The yearly Geminid Meteor Shower will grace the night sky in India between December 13 and December 14. Here is all you need to know about the celestial show and how you can watch it in India.
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If you’ve been on Google today, you must have noticed the curious Doodle depicting the Geminid Meteor Shower. The celestial show brightens up the night sky every year in December, bringing streaks of yellow across the darkness and India is slated to get one of the best views of the light show in the wee hours spanning between December 13 and 14, when the meteor showers peaks. The best time to watch the Geminid Meteor Shower in India would be somewhere around 2AM on December 14, however if viewed from a hill station, one could possibly sight the sky show as early as 9PM or 10PM on December 13.
The Geminid Meteor Shower gets its name from the constellation Gemini, because the meteors seem like they are emerging from the constellation. First observed in the 1800s, the meteor shower originates from an object called Phaethon, named after Greek god Apollo’s son. The 3200 Pantheon is either a near-Earth asteroid or an extinct comet and is closer to the sun than Mercury. Once a year in December, Earth passes through the debris cloud left behind by the object as it orbits the Sun. When Earth crosses paths with the said debris, small meteors vaporise in Earth’s atmosphere, resulting in 120–160 visible meteors per hour.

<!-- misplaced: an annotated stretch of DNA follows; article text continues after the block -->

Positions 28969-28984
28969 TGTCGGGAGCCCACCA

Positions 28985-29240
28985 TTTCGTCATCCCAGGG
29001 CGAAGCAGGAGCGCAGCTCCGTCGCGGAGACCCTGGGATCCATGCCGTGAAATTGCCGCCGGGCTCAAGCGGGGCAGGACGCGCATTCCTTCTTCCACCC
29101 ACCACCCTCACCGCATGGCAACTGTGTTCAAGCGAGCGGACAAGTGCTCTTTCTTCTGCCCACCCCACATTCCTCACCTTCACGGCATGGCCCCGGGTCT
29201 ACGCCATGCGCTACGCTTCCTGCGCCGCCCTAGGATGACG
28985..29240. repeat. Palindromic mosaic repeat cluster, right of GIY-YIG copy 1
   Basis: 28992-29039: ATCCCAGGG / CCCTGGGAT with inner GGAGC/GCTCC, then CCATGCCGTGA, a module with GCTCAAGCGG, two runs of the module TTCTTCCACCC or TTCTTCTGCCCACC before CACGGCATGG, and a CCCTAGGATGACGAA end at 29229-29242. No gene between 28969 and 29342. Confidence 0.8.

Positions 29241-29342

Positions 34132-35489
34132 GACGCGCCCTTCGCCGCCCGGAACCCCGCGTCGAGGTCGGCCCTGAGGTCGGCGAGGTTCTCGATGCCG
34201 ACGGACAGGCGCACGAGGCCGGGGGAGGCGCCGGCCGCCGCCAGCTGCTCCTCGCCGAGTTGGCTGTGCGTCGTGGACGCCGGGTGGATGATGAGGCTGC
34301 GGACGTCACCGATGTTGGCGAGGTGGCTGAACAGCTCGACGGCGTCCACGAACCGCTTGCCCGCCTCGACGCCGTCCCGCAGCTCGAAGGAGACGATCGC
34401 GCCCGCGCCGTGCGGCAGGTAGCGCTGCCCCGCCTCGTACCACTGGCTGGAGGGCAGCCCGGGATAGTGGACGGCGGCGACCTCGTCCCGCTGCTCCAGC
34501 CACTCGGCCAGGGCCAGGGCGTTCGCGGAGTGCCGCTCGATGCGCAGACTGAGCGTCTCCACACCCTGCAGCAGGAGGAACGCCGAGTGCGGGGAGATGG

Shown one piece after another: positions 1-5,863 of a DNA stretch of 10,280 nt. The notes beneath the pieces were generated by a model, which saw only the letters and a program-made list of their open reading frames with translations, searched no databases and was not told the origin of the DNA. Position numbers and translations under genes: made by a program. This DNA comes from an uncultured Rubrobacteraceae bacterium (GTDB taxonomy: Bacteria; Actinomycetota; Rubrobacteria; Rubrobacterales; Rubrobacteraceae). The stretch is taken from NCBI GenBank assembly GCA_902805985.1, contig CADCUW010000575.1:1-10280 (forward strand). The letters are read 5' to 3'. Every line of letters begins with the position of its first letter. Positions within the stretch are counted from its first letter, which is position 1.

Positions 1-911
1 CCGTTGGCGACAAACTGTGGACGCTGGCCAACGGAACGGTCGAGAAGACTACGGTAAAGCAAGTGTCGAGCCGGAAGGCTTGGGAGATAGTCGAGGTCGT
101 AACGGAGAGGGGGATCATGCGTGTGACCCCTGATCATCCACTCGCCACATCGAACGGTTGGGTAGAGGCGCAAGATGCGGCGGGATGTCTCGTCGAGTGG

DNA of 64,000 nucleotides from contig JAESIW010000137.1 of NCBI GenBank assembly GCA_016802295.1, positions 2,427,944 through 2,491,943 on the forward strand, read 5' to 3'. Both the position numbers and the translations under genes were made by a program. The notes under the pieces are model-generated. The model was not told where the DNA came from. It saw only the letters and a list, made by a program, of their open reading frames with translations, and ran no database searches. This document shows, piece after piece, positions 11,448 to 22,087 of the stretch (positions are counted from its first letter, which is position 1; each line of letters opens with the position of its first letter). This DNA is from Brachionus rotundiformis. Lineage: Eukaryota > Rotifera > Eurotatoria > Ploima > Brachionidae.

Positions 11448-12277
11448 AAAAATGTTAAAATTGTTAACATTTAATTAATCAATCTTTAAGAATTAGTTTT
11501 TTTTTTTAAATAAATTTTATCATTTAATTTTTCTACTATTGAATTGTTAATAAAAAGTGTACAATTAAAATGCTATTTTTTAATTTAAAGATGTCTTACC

Nasa recommends that those interested in viewing the Meteor Shower should head out around 10:30 p.m. and let their eyes adjust to the darkness for about 30 minutes. It is recommended that you try and get away from the city to view the show in clear skies. Heading to the mountains would also be a good idea to view the Geminids. “Avoid looking at your cell phone as it will mess up your night vision. Lie flat on your back and look straight up, taking in as much sky as possible. You will soon start to see Geminid meteors. As the night progresses, the Geminid rate will increase, hitting a theoretical maximum of about 100 per hour around 2 a.m.,” Nasa explained in a post.
NASA expects more than 1 Geminid per minute to appear for those looking at the night sky in the countryside or from hill stations, and 30 to 40 per hour for those in the suburbs. Cities like Delhi and Mumbai could blot out the meteor shower altogether given the bright lights and polluted skies.
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